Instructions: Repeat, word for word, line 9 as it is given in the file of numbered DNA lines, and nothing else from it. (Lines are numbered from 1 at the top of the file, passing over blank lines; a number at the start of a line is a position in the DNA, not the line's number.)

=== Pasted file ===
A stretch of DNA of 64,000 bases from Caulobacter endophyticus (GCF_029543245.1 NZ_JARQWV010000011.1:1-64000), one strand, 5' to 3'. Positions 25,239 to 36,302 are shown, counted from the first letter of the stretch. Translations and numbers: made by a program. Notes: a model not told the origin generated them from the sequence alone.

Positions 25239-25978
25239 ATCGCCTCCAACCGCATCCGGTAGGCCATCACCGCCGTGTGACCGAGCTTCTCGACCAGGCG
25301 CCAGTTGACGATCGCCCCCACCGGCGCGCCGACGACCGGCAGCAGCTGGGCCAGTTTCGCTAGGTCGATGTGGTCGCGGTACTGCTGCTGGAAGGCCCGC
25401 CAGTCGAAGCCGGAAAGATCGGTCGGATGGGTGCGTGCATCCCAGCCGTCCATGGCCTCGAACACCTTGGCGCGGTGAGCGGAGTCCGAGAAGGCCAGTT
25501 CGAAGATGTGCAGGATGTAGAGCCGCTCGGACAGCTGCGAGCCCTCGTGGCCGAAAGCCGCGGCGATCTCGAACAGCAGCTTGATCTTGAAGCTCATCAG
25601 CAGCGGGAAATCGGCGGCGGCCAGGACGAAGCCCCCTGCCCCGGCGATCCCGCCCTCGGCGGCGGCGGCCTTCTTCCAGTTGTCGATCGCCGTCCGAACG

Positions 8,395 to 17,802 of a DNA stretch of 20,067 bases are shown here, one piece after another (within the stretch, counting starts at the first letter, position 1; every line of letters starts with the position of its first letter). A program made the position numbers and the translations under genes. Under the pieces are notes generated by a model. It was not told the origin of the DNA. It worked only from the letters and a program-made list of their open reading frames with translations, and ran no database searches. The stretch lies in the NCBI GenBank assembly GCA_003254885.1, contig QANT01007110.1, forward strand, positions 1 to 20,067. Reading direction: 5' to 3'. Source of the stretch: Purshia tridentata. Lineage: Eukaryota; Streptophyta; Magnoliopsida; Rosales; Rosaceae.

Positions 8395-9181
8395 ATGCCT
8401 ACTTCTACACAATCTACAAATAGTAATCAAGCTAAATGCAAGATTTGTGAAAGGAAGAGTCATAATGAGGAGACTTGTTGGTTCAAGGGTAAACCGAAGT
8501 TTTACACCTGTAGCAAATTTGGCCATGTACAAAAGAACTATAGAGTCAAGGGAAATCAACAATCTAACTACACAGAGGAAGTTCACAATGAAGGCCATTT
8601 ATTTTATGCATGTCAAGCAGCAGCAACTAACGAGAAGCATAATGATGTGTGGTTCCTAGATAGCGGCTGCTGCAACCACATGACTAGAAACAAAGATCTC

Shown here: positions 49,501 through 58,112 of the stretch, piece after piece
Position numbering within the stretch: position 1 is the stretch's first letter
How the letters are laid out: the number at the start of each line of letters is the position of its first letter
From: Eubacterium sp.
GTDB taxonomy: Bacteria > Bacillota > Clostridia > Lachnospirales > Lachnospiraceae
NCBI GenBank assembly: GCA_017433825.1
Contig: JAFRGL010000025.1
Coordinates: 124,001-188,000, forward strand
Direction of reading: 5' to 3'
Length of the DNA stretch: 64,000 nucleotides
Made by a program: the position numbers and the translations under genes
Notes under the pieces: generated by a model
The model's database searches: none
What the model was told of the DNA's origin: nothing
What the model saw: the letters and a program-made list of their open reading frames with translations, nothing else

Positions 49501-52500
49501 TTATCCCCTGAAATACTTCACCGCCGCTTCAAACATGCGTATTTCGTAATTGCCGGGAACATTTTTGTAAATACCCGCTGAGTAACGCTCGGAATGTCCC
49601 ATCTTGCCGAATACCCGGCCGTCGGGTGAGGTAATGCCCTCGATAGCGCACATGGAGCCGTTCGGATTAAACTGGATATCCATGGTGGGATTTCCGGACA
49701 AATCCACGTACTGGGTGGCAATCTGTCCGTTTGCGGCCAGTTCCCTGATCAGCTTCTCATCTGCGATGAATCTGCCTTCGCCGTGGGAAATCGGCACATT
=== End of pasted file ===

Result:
Positions 8395-9181